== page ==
The Ballad of Ben Francisco

The World Series wasn’t even over (well, officially over) when someone called 610 WIP demanding that the Phillies sign Cody Ross. Never mind that Babe Ross is arbitration-eligible, assuming San Francisco tenders him a contract; the Phillies already have a Cody Ross clone who’s a year younger and made almost $4 million less last season. Malcontent WIP callers, meet Ben Francisco.

Ross career: .265/.323/.466, 104 OPS+, .340 wOBA
Francisco career: .263/.329/.446, 105 OPS+, .338 wOBA

Ross has a slight edge in power (1 HR every 23.6 AB as opposed to 1 HR every 28 AB) and a huge edge in AB (2031 career vs. 1093 for Francisco, who has never topped the 500 AB mark, dropping from 499 in 2008 to 459 in 2009 and 197 last season), though the presumed departure of Jayson Werth will help increase Francisco’s AB. Also, UZR has Francisco as brutal in both center and right (-4.8 and -5.2 career/-19.5 and -14.1 per 150 defensive games) where Ross is average (0.4 and 2.2/0.2 and 2.0), though presumably Francisco will end up in left for the 2011 Phillies, where he’s at 3.5 career/3.4 per 150 (Ross is at 0.9/3.9). Basically, both are better options than Ibañez or Burrell and won’t kill you if they end up where they should end up.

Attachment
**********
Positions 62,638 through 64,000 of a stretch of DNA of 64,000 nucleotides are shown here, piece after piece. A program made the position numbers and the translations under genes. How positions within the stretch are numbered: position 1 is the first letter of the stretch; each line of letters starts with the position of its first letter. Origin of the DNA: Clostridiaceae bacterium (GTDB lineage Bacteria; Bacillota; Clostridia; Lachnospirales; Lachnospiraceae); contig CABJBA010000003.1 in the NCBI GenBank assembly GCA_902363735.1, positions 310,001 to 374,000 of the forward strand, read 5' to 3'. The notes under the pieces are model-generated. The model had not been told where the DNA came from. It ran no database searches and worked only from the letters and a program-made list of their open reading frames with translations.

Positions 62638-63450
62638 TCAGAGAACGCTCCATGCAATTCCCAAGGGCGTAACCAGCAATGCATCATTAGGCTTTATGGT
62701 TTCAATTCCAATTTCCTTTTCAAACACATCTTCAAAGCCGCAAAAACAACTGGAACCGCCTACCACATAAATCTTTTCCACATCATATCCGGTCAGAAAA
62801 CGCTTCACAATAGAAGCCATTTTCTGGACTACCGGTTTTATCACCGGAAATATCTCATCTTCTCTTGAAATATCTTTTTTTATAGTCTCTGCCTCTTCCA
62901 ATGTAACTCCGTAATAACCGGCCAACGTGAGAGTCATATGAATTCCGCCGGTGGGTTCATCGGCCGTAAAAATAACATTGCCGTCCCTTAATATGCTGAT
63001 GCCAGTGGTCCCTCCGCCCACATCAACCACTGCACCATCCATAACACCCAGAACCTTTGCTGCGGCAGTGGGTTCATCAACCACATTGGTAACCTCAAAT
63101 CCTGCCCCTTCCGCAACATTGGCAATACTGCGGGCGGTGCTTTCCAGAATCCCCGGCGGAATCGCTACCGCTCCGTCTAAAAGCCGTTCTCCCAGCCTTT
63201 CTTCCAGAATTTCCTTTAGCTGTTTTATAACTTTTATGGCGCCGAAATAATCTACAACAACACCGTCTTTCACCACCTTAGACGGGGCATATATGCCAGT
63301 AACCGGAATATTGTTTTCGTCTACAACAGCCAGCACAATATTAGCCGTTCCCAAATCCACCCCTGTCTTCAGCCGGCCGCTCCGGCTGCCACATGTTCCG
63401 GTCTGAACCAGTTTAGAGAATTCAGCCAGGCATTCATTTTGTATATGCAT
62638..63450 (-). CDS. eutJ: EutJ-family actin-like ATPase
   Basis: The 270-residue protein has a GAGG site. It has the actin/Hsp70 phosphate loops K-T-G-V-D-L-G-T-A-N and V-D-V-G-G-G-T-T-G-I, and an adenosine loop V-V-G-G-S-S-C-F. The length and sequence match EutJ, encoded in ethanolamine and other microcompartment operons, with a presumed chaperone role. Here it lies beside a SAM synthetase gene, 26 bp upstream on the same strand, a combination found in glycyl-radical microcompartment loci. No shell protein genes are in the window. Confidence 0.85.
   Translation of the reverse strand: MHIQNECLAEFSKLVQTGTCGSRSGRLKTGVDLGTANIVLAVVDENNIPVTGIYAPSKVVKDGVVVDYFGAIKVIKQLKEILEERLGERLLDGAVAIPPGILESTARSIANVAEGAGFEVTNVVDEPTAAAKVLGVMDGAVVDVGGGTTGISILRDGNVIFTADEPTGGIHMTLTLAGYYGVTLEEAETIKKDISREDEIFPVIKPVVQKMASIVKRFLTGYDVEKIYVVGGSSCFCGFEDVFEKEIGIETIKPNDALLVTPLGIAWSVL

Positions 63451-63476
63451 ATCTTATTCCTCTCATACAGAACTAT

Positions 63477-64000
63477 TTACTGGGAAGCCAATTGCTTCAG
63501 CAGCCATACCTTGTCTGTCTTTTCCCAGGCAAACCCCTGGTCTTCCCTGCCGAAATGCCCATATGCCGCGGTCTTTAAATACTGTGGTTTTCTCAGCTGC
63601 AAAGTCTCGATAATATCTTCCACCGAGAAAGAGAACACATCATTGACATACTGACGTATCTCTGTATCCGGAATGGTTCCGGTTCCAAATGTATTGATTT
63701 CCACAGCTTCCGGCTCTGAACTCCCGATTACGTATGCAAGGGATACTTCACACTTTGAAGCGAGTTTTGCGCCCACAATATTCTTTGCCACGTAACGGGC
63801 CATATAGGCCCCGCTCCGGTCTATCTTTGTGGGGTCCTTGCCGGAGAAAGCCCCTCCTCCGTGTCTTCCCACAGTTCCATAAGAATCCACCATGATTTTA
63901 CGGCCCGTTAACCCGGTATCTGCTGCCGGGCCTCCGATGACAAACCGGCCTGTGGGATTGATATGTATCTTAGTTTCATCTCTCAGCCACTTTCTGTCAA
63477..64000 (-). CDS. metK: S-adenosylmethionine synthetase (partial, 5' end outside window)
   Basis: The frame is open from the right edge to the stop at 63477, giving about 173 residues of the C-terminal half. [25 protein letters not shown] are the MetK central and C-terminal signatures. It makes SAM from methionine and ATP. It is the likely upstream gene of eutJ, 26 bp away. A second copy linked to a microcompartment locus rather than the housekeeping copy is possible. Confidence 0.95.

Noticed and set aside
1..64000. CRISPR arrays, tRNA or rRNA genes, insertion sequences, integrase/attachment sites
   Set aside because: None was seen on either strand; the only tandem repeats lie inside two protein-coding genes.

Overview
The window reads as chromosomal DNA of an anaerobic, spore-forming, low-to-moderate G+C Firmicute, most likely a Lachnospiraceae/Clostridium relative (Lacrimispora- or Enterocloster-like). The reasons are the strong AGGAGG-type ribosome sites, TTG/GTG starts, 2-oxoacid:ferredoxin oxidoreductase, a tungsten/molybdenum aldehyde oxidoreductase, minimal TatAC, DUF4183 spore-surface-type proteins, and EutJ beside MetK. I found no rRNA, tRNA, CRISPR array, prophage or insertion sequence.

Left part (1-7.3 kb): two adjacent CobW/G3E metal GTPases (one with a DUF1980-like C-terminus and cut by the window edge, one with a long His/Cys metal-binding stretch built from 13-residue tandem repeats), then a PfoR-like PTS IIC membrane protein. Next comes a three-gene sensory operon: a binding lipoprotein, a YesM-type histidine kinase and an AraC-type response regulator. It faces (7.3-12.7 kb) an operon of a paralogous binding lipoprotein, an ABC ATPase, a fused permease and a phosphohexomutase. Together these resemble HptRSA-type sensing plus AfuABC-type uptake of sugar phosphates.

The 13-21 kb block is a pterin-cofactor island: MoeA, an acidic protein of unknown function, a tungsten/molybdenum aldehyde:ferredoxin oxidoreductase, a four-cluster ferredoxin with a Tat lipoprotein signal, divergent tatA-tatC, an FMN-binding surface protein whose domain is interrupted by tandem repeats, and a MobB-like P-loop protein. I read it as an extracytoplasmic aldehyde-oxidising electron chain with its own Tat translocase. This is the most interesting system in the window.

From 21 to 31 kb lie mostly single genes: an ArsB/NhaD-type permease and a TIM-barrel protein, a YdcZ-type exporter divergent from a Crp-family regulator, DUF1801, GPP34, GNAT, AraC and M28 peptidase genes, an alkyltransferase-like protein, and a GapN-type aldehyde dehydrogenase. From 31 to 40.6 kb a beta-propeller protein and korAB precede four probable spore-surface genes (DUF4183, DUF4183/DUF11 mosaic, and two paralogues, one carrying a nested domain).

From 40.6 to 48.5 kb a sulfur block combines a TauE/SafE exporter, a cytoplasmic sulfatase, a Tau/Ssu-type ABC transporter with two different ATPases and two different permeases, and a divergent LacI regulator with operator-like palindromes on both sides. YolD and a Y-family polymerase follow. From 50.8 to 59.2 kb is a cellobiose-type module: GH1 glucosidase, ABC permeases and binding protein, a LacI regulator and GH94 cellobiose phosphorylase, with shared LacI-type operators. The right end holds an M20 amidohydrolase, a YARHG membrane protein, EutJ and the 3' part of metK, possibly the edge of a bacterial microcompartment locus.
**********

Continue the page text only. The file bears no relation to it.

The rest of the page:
More encouraging news for the man who took Darren Daulton’s number:

He has a 974 similarity score with former Met Benny Agbayani, who wasn’t half bad (and about whom the immortal Harry Kalas once noted, “Benny is of Hawaiian ancestry, meaning he is built for comfort, not for speed”), but his 10th most similar batter through age 28 is none other than Jayson Werth. (Other Phillies content: Wes Chamberlain appears on both lists.)

Ross is a decent outfielder whose 2010 salary of $4.45 million may increase even more dramatically because of a beyond-decent postseason. Francisco, on the other hand, won’t make much more than his $470,000 salary in 2011 without the same body of work behind him…so far. Nihilism? We’ll take it– but we have our own, thanks.

Totally unrelated World Series words of wisdom, courtesy of (who else) Joe Morgan: “When you do not have the lead and you’re the team that can be eliminated, the more pressure applies to you.”


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